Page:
Since the Gateway Overlay District clearly says “a fee shall be paid to the City”…”for any on-street parking spaces” the City should have clearly assessed and collected said parking fees. However, since there’s nothing in the Miami Springs municipal code or the Gateway Overlay District Code that legally gives credit to abutting parking, the City Manager referenced the code from other cities. Seriously. Here’s what he said last night:
“In many cities, in seemingly, in most cities with a commercial district, on street parking spaces that immediately abut a project’s property lines are counted towards a project’s required parking. This practice has become customary and is in the book’s in among other places Miami-Dade County, the City of Miami, Miami-Lakes, Doral, Miami Gardens, Hialeah, and other Florida municipalities and counties.”
Okay. That’s nice that the City Administration is familiar with the code from other municipalities. But it’s NOT in the books in the City of Miami Springs. Last I checked you can’t just pick and choose code from other municipalities and apply them when and where you want. This referencing other municipalities proved to me how much the City Administration is stretching to justify the fact they never charged this developer a parking fee.
Again, why is the City Manager claiming they didn’t charge a fee for the abutting street parking? Because that’s what’s customary in other cities?
Excuse me. That’s not what it says in the Miami Springs Gateway Overlay District.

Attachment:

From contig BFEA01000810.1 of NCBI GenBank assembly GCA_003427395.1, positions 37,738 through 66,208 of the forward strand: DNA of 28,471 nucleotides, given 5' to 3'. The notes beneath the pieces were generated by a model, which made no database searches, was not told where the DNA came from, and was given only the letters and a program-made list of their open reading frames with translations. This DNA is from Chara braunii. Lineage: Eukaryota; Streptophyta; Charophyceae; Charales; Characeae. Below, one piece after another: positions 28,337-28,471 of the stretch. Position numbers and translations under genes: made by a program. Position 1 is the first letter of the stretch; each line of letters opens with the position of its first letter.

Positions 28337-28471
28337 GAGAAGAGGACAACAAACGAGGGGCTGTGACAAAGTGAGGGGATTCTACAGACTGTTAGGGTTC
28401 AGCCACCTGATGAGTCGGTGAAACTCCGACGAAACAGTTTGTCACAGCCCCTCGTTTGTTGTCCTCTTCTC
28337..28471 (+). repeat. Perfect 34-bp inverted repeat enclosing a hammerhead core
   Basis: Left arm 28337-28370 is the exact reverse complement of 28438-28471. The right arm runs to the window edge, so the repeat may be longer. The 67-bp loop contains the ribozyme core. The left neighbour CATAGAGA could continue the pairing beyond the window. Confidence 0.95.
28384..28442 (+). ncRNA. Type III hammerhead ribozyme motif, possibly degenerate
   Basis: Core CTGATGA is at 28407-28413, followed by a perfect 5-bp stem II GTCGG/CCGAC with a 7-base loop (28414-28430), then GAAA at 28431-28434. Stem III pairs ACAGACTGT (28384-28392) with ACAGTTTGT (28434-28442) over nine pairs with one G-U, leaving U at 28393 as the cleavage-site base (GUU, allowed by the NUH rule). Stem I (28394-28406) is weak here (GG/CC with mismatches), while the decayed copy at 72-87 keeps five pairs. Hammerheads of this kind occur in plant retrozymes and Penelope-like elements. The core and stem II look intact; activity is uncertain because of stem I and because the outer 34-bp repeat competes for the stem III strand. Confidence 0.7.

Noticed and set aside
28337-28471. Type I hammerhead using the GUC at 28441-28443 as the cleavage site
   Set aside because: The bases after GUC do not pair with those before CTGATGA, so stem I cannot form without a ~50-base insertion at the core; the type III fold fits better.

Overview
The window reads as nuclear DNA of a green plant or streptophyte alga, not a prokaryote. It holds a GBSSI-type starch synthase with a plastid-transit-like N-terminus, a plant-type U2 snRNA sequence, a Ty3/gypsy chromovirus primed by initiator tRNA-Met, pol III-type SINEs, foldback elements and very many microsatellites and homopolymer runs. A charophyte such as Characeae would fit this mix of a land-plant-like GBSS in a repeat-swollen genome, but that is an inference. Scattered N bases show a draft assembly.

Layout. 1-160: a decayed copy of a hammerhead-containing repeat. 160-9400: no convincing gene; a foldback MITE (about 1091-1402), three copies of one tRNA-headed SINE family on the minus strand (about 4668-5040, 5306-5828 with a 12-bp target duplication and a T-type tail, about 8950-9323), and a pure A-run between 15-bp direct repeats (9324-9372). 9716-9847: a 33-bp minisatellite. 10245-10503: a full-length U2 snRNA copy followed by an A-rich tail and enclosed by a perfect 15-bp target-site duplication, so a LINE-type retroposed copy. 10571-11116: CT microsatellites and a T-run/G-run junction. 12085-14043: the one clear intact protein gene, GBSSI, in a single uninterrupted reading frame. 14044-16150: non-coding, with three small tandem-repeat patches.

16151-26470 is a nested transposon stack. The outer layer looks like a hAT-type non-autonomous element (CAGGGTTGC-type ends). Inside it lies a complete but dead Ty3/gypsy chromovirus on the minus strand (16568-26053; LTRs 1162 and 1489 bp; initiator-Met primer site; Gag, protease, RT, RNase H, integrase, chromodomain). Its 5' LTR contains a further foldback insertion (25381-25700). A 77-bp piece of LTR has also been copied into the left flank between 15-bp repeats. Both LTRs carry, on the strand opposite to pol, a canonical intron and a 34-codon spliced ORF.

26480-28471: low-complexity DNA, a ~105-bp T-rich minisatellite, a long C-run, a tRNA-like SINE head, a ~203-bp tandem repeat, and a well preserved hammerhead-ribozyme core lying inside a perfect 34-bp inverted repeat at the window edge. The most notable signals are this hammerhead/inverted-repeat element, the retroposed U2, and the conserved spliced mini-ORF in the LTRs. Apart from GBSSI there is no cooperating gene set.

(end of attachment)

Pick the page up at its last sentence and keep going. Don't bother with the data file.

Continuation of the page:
Yes. You’re allowed to count the abutting parking towards the requirements. That’s clear as day. But what’s also clear as day, is that the abutting street parking is still on-street parking and still requires a fee to be paid.
In fact, about a month ago, the City Attorney had said:
“I don’t want to shut the door on the possibility of the fee being applied to the One Curtiss Parkway project. That is something that I’m continuing to look at. I don’t want that to be shut down. It’s not a sure thing, but I do want to make sure that’s clear.”
I’m confused here. So, a month ago the City Attorney wasn’t ready “to shut the door on the possibility of the fee being applied to the One Curtiss Parkway project.” But now, that the public is becoming more aware of the City Administration failures there’s nothing to see here?
Give me a break.
The more mental gymnastics the City Administration does to explain why they never charged a parking fee, the more confidence and trust they lose.
EXCLUSIVE PARKING OR SHARED PARKING?
The City Attorney highlighted a document from 2019 that backed what we’ve been saying all along. The parking for the second floor and above are exclusively for the tenants of the apartments. We agree with the City Attorney. In fact, how else can the developer guarantee one parking space per residential unit without having dedicated residential parking?